The world is divided into two – Firefox users and Chrome users. Well, OK, this might be a wild exaggeration, but Firefox and Chrome are without a doubt the most popular browsers among anyone who’s just a little bit tech savvy, and definitely among MakeUseOf readers. For me, the choice between Firefox and Chrome is a ongoing dilemma, and I end up switching my main browser about once or twice a year.
As you’ve probably experienced yourself, when you get used to a browser, no matter the annoyances, there are certain features that really grow on you. Features you feel you cannot do without, and are keeping you from switching to a different browser. For me, after a year of using only Chrome, there were several such features that I sorely missed when I finally went back to Firefox. Luckily, there are some awesome add-ons that make it all possible, by giving Firefox that small yet necessary Chrome flavor.
Private Browsing Windows
Is there anything more annoying than Firefox’s private browsing mode? I will never understand why the smart Mozilla developers, who I’m absolutely a fan of, decided to make private browsing so clunky and inconvenient to use. While in Chrome you can hit Ctrl+Shift+N to open a new incognito window alongside your regular session, in Firefox a private browsing session takes over your regular session. When you start a private session, your regular windows and tabs disappear, and you’re left with only the private browsing window. Want to use those other tabs? Say goodbye to your private browsing window. Annoying? To say the least.
To the rescue comes a useful add-on by the name of Private Browsing Windows. This add-on does not give you the full Chrome incognito functionality, but gives you a workaround that is almost like using the real thing.
Private Browsing Windows uses Firefox’s ability to open concurrent windows from different profiles, and uses a “private” profile to open a private browsing session without closing your regular one. When you want to start browsing privately, click the add-on’s icon. The first time you do this, Firefox’s profile selector will pop up, prompting you to choose a profile. If you prefer, you can have this window pop up every time you use the add-on, but you can also create a new profile from this window, and call it “private” (all lower-case).
Once you have a profile named “private”, clicking the Private Browsing Windows icon will automatically open a new window for that profile, in private browsing mode. Yes, it’s a different profile, but it’s almost like Chrome, and much better than the default.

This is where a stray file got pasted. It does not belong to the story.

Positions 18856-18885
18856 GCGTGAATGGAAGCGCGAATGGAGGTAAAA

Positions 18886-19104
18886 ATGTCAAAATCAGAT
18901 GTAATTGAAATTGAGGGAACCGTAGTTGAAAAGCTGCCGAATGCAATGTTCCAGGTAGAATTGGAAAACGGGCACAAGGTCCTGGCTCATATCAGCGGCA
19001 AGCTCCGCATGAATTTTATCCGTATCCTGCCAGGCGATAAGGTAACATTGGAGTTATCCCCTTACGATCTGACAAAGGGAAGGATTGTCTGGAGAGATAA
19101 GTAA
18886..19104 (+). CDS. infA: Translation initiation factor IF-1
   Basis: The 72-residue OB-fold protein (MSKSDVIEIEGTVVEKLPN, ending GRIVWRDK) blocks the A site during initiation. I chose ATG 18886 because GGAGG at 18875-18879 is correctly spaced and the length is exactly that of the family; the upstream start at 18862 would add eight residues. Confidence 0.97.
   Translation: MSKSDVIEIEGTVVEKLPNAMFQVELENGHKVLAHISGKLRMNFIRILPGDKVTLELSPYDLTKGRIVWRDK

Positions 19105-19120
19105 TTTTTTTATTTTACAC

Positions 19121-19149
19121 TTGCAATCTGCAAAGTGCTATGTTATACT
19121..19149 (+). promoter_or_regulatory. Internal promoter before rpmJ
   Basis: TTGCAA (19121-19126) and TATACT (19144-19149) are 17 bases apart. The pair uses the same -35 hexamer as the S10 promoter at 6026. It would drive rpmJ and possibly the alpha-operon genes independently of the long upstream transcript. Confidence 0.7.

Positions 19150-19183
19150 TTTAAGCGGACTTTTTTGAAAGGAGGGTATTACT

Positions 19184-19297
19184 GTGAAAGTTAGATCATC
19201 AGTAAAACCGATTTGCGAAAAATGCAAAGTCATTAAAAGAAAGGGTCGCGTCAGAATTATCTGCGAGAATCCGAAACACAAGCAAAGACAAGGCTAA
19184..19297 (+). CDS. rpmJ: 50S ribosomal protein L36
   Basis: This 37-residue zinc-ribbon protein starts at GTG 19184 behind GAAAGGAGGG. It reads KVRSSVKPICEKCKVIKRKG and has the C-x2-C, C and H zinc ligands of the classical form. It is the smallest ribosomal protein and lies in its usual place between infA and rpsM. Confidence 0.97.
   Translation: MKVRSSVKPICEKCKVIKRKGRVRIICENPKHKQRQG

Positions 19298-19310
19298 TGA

Moveable Firefox Button
You may find this amusing, but there’s one thing that really annoys me about the newer versions of Firefox – the huge orange Firefox button way up there on the left side. After using Chrome for quite a while, I got very used to my handy wrench button. I liked its size, I liked its location, I liked everything about it. So before I could commit myself to Firefox again, I had to find a solution to this orange atrocity.
The solution I found is the elegant Moveable Firefox Button. This simple add-on turns the big Firefox button into a much smaller one, bearing only the Firefox icon, and lets you decide where you want to put it. For me, the obvious spot was the far right side of the toolbar, where Chrome’s wrench button is, but you can put it anywhere you’d like. Problem solved!
Multiple Tab Handler
This one handles a feature that for some reason is still missing from Firefox – multiple tab handling. First, let me confess. I have a tab problem. I’m addicted to multiple tabs. No matter what I do, I find myself with dozens of open tabs, which I tend to spread over 2-4 browser windows. Back when I was using Chrome, I could easily handle and move multiple tabs by selecting all of them with the Control button held down, and then dragging them around to a different window. This cannot be done in Firefox.
To fix this, I’ve recently found Multiple Tab Handler. This add-on lets you select multiple tabs, and perform various actions on a group of several tabs. You can set the Control button to toggle selected tabs, and then drag them around to a different window.
If you want, you can also use the add-on on a group of tabs to close, reload, copy, pin/unpin, bookmark and more. I still can’t believe this does not exist in Firefox natively.
I love Firefox and use it regularly because I genuinely prefer it over Chrome. That being said, both browsers are imperfect, and both have some great features going for them. If all else fails and you simply must view a page in Chrome, check out How To Open & Switch Any Webpage From Firefox To Chrome (And Vice Versa) Quickly.
What other Chrome features do you miss in Firefox, and how do you solve it? Or maybe there are Firefox features you’re missing in Chrome? Or Opera features you’re missing in both? Tell us all about it!